Skip to main content

Kinesiology students tackle questions and build skills through research

Kinesiology faculty Mariane Bacelar putts a golf ball while wearing an EEG hat, master's student Jet Taylor records the data on a laptop
Kinesiology faculty Mariane Bacelar putts a golf ball while wearing an EEG hat, master’s student Jet Taylor records the data on a laptop

Critical questions, like how the benefits of physical activity can be observed at the brain level, are the core of Mariane Bacelar’s Skill Acquisition and Psychophysiology Lab. Bacelar, an assistant professor of kinesiology, helps her students get to the bottom of questions such as:

If you say you want to exercise and don’t, why is that? And what would change the situation for you?

How have you acquired a certain motor skill? Has motivation played a part?

How do rewards of various types shape your behavior?

How do you apply feedback to learn a certain skill? How do you translate that information into action?

Bacelar’s lab was built when Bacelar joined Boise State in the fall of 2022 after completing her doctoral program at Auburn University. She serves as the lab’s director. The lab’s physical space opened this spring.

Joined by six undergraduate students and one graduate student, she investigates questions related to motor skill acquisition and physical activity. They mostly focus on young adults, however, and as a result of a new grant, older adults will be the focus of study in the future.

Because the team examines motor learning and physical activity using neuropsychological measures to uncover the neural mechanisms underlying these phenomena, the lab is housed in Department of Kinesiology. But because human movement – and its hows and whys – is universal, the research and findings are important and applicable to most human endeavors.

Engaging student researchers

Kinesiology master's student Jet Taylor attaches electrodes to an EEG hat
Kinesiology master’s student Jet Taylor attaches electrodes to an EEG hat

Along with groundbreaking research, students who sign up for the lab experience also embark on other meaningful work. They’re learning practical skills and helping to rebuild the credibility of the scientific community at the same time.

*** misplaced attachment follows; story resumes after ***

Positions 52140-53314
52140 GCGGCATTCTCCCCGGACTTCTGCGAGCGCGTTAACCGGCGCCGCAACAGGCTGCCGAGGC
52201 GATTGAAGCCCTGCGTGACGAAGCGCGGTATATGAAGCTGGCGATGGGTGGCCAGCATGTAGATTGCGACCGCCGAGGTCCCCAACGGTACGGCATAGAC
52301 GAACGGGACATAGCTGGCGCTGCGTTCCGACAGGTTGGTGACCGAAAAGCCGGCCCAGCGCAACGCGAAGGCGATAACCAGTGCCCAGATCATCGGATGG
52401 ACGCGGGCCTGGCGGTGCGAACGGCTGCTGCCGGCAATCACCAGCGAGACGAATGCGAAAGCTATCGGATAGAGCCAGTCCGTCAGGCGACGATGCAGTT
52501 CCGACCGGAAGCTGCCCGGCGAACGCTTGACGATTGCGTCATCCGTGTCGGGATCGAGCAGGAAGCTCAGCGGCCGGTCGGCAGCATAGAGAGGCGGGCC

The student researchers learn how to apply behavioral and neurophysiological methods, such as electroencephalography (commonly referred to as EEG) to record brain activity and metascience techniques into research. They’re also learning how to collect and analyze data, design experiments, present research findings, think critically and work as part of a research team. Every other week, student teams present on scientific articles with group discussions to follow.

“It has a broader impact,” Bacelar said.

“Some students may not know how important research is. Some people may associate this experience with wanting to become a researcher, but this helps develop a lot of skills. It’s not necessarily ‘for’ research. It’s ‘through’ research.”

–Mariane Bacelar, assistant professor of kinesiology

And while it’s early days for the lab and lab findings, the lab is succeeding in the ways its director has envisioned.

“We’re still collecting data, but we have a couple of predictions,” Bacelar said, adding that it has become apparent that a fundamental premise underpinning these parts of science is still, in fact, an open question.

“We often assume that motivation is associated with learning, but we’re learning that it has not been established,” she said.

Faculty Mariane Bacelar and kinesiology master's student Jet Taylor study shuffleboard movement
Faculty Mariane Bacelar and kinesiology master’s student Jet Taylor study shuffleboard movement

The lab is built on the concept of “open science,” the idea that science should be transparent, accessible and collaborative. Bacelar and many others are hopeful that these principles roll back some of the criticism and skepticism the sciences have faced in recent years, what she describes as a “replication crisis.”

“Our goal is to enhance reliability in our research findings,” she said. “We need to be able to verify our findings, and we need to be transparent, and we need to have rigor.”

Bacelar encourages students from across the university’s disciplines to get involved – but there’s a catch. Because she wants to ensure a quality experience, she’s able to accept only a handful of student researchers. And this year’s lab team will likely be next year’s as well.

“We welcome all types of researchers,” she said. “I think having research experience as an undergrad is valuable. It should be a meaningful experience.”